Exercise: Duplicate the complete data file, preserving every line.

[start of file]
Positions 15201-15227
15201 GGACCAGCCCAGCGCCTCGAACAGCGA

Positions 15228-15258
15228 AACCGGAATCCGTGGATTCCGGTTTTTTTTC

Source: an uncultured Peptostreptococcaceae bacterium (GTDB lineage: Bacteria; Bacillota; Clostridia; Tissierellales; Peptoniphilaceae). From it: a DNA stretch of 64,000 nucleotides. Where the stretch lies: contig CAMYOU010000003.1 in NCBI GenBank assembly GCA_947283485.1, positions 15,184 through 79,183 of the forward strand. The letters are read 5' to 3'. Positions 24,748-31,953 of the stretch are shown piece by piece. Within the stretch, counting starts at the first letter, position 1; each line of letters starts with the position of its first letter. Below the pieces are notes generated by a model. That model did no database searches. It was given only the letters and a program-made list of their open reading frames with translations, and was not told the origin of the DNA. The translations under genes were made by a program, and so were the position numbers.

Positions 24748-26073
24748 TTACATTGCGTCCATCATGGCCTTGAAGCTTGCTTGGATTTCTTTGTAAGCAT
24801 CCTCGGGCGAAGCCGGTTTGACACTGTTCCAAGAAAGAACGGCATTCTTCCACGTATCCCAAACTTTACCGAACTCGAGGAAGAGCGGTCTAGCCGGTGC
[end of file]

Positions 15201-15227
15201 GGACCAGCCCAGCGCCTCGAACAGCGA

Positions 15228-15258
15228 AACCGGAATCCGTGGATTCCGGTTTTTTTTC

Source: an uncultured Peptostreptococcaceae bacterium (GTDB lineage: Bacteria; Bacillota; Clostridia; Tissierellales; Peptoniphilaceae). From it: a DNA stretch of 64,000 nucleotides. Where the stretch lies: contig CAMYOU010000003.1 in NCBI GenBank assembly GCA_947283485.1, positions 15,184 through 79,183 of the forward strand. The letters are read 5' to 3'. Positions 24,748-31,953 of the stretch are shown piece by piece. Within the stretch, counting starts at the first letter, position 1; each line of letters starts with the position of its first letter. Below the pieces are notes generated by a model. That model did no database searches. It was given only the letters and a program-made list of their open reading frames with translations, and was not told the origin of the DNA. The translations under genes were made by a program, and so were the position numbers.

Positions 24748-26073
24748 TTACATTGCGTCCATCATGGCCTTGAAGCTTGCTTGGATTTCTTTGTAAGCAT
24801 CCTCGGGCGAAGCCGGTTTGACACTGTTCCAAGAAAGAACGGCATTCTTCCACGTATCCCAAACTTTACCGAACTCGAGGAAGAGCGGTCTAGCCGGTGC